Keywordsfunctional imaging, minimally conscious state, pain, PET, MINIMALLY CONSCIOUS STATE, HUMANS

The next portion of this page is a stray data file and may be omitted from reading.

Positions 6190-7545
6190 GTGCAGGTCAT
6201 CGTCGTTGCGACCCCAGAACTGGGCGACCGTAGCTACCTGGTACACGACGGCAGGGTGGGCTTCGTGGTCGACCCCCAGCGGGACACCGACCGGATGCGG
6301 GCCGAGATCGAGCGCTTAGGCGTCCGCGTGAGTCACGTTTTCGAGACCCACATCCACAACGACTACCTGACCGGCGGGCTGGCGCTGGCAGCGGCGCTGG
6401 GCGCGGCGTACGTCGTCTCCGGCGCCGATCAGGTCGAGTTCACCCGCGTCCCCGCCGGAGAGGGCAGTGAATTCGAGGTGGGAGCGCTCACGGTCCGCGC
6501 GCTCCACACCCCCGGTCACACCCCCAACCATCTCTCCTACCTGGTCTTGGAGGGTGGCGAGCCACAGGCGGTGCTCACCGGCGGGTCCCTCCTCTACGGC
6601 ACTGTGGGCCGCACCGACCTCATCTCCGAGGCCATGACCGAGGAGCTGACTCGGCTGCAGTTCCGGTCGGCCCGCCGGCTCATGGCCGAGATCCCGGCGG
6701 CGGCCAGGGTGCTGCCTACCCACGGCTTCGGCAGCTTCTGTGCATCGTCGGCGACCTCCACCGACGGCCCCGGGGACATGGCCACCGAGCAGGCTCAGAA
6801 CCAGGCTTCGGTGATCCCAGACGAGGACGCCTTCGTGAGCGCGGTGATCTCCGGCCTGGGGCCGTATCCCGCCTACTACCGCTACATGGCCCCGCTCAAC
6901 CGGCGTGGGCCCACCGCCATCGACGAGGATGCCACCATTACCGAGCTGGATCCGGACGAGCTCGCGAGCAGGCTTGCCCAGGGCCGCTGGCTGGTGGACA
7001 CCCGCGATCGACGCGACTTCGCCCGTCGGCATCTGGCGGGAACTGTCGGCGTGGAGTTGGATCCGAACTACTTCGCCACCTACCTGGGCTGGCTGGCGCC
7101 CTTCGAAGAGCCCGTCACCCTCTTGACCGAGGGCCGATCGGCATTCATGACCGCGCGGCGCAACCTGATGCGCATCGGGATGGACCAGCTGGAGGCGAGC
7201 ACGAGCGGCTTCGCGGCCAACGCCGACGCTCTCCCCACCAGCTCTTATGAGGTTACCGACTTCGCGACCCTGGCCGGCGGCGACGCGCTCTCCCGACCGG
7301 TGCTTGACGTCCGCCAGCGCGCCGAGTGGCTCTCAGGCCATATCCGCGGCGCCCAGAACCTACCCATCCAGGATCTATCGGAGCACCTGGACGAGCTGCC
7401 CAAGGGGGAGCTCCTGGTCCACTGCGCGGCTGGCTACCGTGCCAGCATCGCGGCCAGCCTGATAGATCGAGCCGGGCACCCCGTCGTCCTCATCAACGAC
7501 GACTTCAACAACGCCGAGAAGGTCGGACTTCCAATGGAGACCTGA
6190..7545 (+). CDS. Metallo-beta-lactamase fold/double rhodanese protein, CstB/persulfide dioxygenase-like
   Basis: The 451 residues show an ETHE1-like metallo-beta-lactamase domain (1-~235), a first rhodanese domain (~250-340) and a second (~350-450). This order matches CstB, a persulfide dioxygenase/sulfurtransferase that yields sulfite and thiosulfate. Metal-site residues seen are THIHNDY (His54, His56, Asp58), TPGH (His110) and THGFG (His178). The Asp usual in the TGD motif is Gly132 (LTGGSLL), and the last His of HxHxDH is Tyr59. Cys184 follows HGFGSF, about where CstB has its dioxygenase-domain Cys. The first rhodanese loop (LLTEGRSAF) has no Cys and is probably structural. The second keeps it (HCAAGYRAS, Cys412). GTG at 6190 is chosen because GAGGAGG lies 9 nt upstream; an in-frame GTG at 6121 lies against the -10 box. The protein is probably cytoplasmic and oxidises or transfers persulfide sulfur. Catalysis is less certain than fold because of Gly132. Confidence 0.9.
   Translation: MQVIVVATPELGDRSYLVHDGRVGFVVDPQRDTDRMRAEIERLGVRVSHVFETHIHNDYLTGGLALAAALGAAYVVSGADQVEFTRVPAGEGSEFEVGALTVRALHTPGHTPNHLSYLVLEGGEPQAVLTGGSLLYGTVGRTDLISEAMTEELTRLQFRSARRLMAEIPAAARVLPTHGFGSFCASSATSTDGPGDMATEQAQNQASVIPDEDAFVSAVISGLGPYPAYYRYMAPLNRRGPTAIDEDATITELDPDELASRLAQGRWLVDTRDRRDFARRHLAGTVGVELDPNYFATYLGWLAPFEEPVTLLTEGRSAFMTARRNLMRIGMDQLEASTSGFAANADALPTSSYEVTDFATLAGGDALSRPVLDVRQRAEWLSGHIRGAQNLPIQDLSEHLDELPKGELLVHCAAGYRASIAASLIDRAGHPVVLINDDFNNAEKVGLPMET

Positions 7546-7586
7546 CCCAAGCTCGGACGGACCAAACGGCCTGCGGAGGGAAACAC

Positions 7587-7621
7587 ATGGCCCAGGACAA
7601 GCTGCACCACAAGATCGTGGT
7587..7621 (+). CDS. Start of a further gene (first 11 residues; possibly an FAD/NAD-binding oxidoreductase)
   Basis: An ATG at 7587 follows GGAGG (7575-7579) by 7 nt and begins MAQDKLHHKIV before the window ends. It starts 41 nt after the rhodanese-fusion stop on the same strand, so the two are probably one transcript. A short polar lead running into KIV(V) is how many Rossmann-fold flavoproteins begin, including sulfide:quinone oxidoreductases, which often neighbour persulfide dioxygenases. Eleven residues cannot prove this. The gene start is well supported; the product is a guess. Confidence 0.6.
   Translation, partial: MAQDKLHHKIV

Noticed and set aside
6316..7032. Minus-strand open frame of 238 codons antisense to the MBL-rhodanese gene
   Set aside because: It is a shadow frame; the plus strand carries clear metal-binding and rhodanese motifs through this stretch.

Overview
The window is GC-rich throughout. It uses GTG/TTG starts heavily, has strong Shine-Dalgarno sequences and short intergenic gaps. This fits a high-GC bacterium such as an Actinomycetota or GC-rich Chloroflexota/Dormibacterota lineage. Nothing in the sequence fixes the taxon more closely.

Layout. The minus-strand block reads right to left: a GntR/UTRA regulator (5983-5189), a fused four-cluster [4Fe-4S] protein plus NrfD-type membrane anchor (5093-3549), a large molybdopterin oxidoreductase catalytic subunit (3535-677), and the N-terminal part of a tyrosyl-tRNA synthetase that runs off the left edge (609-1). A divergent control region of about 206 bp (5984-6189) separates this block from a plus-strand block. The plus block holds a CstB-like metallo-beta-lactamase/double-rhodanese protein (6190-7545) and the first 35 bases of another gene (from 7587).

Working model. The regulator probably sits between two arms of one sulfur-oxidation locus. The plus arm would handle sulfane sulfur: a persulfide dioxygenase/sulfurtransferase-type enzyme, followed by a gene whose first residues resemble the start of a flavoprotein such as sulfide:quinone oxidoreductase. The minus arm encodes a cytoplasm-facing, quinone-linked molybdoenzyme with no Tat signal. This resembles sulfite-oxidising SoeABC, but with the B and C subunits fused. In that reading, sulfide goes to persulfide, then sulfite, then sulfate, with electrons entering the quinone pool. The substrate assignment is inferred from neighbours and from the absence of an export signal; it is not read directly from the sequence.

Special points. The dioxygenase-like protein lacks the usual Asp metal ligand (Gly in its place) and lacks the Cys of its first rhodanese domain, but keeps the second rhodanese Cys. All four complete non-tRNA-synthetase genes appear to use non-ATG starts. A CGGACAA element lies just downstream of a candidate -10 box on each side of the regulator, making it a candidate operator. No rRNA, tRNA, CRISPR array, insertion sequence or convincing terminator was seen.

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AbstractThere has been much interest in pioneering neuroimaging experiments that study brain responses to sensory stimulation in patients in a minimally conscious or persistent vegetative state. Here, we discuss a recent study by Melanie Boly and her colleagues, in which brain responses to stimulation of the median nerve were measured by use of PET in healthy volunteers and in patients in either a minimally conscious or persistent vegetative state. The stimulation was considered to be painful by the volunteers but did not elicit behavioral responses in either of the two patient groups. Nevertheless, brain activation in patients in a minimally conscious ( but not persistent vegetative) state was seen in areas very similar to those activated by the stimuli judged to be painful in healthy volunteers. Here, we discuss whether such data can be used to conclude that individuals with severe brain damage feel pain, and we consider the ethically appropriate clinical response to such important new data.